Christmas Eve; December 24, 2015

Lessons:Isaiah 9:2-7 Psalm 96 Titus 2:11-14 St. Luke 2:1-14 [15-20]

Prayer of the Day: Almighty God, you made this holy night shine with the brightness of the true light. Grant that here on earth we may walk in the light of Jesus’ presence and in the last day wake to the brightness of his glory; through your Son, Jesus Christ our Lord, who lives and reigns with you and the Holy Spirit, one God, now and forever. Amen.

2.1 In those days a decree went out from Emperor Augustus that all the world should be registered. 2 This was the first registration and was taken while Quirinius was governor of Syria.3 All went to their own towns to be registered. 4 Joseph also went from the town of Nazareth in Galilee to Judea, to the city of David called Bethlehem, because he was descended from the house and family of David. 5 He went to be registered with Mary, to whom he was engaged and who was expecting a child. 6 While they were there, the time came for her to deliver her child. 7 And she gave birth to her firstborn son and wrapped him in bands of cloth, and laid him in a manger, because there was no place for them in the inn. 8 In that region there were shepherds living in the fields, keeping watch over their flock by night. 9 Then an angel of the Lord stood before them, and the glory of the Lord shone around them, and they were terrified. 10 But the angel said to them, “Do not be afraid; for see-I am bringing you good news of great joy for all the people: 11 to you is born this day in the city of David a Savior, who is the Messiah, the Lord. 12 This will be a sign for you: you will find a child wrapped in bands of cloth and lying in a manger.” 13 And suddenly there was with the angel a multitude of the heavenly host, praising God and saying,  14“Glory to God in the highest heaven, and on earth peace among those whom he favors!”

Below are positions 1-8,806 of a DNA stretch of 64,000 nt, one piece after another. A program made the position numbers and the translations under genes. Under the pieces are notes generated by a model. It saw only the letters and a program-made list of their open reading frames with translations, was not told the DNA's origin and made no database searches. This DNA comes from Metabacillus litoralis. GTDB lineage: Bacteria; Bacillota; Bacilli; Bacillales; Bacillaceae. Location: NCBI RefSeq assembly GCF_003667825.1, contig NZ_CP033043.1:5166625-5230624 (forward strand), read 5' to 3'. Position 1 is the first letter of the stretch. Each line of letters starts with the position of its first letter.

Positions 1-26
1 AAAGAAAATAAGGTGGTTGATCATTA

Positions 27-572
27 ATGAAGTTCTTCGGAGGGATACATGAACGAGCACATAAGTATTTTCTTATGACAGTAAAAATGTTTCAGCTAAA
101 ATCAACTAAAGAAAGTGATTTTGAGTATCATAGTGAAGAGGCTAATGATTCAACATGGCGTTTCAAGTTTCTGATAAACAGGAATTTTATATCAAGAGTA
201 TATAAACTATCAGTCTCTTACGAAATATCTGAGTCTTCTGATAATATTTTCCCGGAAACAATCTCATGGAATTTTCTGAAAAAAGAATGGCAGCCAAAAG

[15 When the angels had left them and gone into heaven, the shepherds said to one another, "Let us go now to Bethlehem and see this thing that has taken place, which the Lord has made known to us." 16 So they went with haste and found Mary and Joseph, and the child lying in the manger. 17 When they saw this, they made known what had been told them about this child; 18and all who heard it were amazed at what the shepherds told them. 19 But Mary treasured all these words and pondered them in her heart. 20 The shepherds returned, glorifying and praising God for all they had heard and seen, as it had been told them.


St. Luke 2:1-14 [15-20], New Revised Version Bible (C)1989, Division of Christian Education of the National Council of the Churches of Christ in the United States of America.

Light in Darkness

As is my habit, I started working on this week’s electronic devotional message by opening last year’s message to see what I had written then. (I don’t want to accidentally post the same message two years in a row, right?) Of course the file was there. I had started working on it early last year, actually. But the message was blank. Blank because on December 23, when I had anticipated finalizing the message and posting it on the internet, I was recovering at home after a three-day stay in the intensive care unit at Swedish Hospital, being treated for some circulation troubles.